St. John River (photo NRCM)
May 12-17, 2000
Greatest concern about the trip (other than food) is water levels. I would like to paddle from Fourth St. John Pond if there is enough water and if we can get there. Most folks fly in, I don’t know if we can drive in.
Allagash Guide Service, Sean Lizotte is going to bring our vehicles to Allagash for us this year. It will save time on the other end and get us home at a
I paddled the Royal River from Brown’s Crossing yesterday- 1.5 hours- just enough water to get through. It’s a great run with continuous class
May 12, Fifth St. John Pond
It was nice to feel the force of the river on my paddle again, and the warmth of the spring sun on my face. The marvelous song of the common loon – echoing off the forested hillsides – greeted us as we paddled into Fifth St. John Pond.
Interesting and unplanned challenges for me this year, this week. Recovering from an emergency appendectomy not 5 full days ago, I am paddling tandem and conservatively. The first question I had for my surgeon as I lay in the ER was, “Can
May 13, Turner Bogan
Very few obstructions in the river. A large white birch tree crosses the river about ¼ mile from the old dam on Fifth. We dragged over it on river right (last year we paddled under on river left). Cedar trees
A great day!
We made camp early today at Doucie Brook – a high embankment that catches most of the afternoon sun and is graced with some of the nicest white pines on the river. Historically, white pine was the crème de la crème of trees in the North Woods. According to Helen Hamlin, author of Nine Mile Bridge, red spruce took a back seat to the majestic pine in the early part of the20th century. I don’t know what percent of the harvest is currently white pine in the region, but judging by what one can see from the river, it is little to not existent. The forest surrounding this part of the St. John appears bedraggled. Cut hard right to the legal maximum. Few trees of any size. A swim for Blake, Matthew and Karin, kicking back for others.
Shooting for Seven Islands tomorrow. The sky is brilliantly clear and we are nearing the full moon.
|May 15, Seven Islands
Dusk, overcast with a scattered shower. No wind and a fabulous
Roughly 35 miles on river today. Passed Garrett and Alexandra Conover at Morrison Depot. Once again, strong current and gentle tail wind. A perfect combination.
]Dorcas prepared] a fabulous stew followed by a mince meat pudding for dessert. After supper, several of us took a walk to a beaver flowage behind camp. Couldn’t raise a trout, but fished a beautiful pond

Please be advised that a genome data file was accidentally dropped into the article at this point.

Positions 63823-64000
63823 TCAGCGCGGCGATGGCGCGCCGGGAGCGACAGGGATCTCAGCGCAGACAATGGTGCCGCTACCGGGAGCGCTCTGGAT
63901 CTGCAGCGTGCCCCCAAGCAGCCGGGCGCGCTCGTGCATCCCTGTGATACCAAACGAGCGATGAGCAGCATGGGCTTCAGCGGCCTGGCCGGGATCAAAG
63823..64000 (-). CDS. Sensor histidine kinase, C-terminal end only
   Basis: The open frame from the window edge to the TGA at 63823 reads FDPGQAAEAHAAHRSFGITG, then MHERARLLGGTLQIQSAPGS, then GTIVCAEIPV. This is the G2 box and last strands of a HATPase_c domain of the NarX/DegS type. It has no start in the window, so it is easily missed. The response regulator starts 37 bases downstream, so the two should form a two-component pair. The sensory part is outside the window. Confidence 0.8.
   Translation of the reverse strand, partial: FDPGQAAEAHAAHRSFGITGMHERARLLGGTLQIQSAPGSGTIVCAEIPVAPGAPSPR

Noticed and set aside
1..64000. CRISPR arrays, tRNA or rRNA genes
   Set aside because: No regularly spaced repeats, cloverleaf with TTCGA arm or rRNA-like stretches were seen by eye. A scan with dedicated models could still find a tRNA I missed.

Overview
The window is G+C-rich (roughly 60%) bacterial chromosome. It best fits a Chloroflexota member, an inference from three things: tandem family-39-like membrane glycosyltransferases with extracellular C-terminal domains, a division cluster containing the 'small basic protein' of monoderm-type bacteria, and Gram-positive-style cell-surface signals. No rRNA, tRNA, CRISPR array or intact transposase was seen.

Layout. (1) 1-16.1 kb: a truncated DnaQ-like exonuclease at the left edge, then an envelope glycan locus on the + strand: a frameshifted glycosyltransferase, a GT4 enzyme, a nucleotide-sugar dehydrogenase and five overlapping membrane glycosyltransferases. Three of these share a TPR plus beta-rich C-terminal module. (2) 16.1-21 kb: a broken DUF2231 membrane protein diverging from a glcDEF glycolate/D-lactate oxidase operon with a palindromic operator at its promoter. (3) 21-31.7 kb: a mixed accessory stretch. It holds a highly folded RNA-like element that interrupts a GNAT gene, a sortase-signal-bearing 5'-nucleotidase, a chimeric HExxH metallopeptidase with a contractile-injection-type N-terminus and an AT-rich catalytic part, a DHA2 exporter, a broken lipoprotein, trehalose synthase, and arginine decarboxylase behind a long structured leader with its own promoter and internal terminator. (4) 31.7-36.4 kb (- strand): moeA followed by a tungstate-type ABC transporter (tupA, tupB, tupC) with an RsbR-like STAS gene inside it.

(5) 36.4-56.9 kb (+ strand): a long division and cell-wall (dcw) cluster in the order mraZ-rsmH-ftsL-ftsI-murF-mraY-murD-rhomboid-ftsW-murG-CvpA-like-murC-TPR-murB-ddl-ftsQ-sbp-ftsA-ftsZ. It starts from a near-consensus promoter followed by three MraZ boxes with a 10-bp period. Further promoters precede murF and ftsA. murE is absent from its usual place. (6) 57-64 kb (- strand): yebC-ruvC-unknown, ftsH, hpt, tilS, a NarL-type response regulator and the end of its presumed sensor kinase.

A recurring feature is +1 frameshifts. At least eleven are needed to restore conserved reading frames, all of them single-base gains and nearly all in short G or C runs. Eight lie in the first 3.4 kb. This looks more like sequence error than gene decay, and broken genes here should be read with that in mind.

]Healing from the surgery] seems to be going strong. It does not seem to effect my paddling much (only slightly on the draws and back strokes). But I still feel a twinge of pain getting in and out of my tent.
Tomorrow we hope to fish around here in the AM and camp below Big Black in order that we have a short river day on Wedneday.
Group is strong and spirits are high. Too dark to write any more and the woodcock are dancing.
May 16, Long Rapids
Clear and cold – the first ice of the week last night. Very dry air, with little, if any, dew. Matthew and I broke camp shortly after our granola pancake and coffee feed and spent a couple of hours in the bogan on the east shore below camp. We saw some trout move around as we slowly worked our way up the stream – over several small beaver dams and through the alders. Always enough water to paddle and many good holes for trout. We poled right past a deer as it stood gracefully on the shore and watched mallards and wood ducks surge from the backwaters as we moved through. We danced with the solitary and spotted sandpipers as we moved deeper and deeper into the heart of the woods – a place that most people do not get to. We eventually came to a large meadow that was obviously a beaver impoundment in the past. The trout, I can only imagine, were large and plentiful when the beaver were active. A mature bald eagle bid us farewell as we re-joined the main river. We can call this the Eagle Bogan.
30+ miles again today and again, they were virtually effortless. Matthew and I are both feeling strong today and our endurance seemed limitless. It was a relaxing day on the river. Tonight we camp at Long Rapids. Still maintaining a SW wind and scattered clouds with a few fair weather showers moving around, but none enough to cause us to
Tonight we sleep by the mighty St. John as if flows on toward the sea. Nothing sooth one’s soul better than the song of a living river.
May 17, Above Big Black Rapids
We all moved slowly our last day in camp, each hoping that our deliberate actions will somehow keep us from re-entering our other lives -lives with work, schedules, bills and meetings. We sat on the high bank overlooking the mist-covered river and took in the warm morning sun and drank coffee in silence. It was then that a spiral of mist- a miniature whirlwind – rose up from the river in front of us and danced. I have never seen such a site. Just as it came from the river silently, it also returned and was gone. We packed up camp and headed down river.
At the head of Big Black Rapids, our journey nears its end. The next journey begins.
The weather is again warm< and sunny. Water level is around 8,000 CFS. Fair skies, high water with good friends, old and new. How wealthy I am.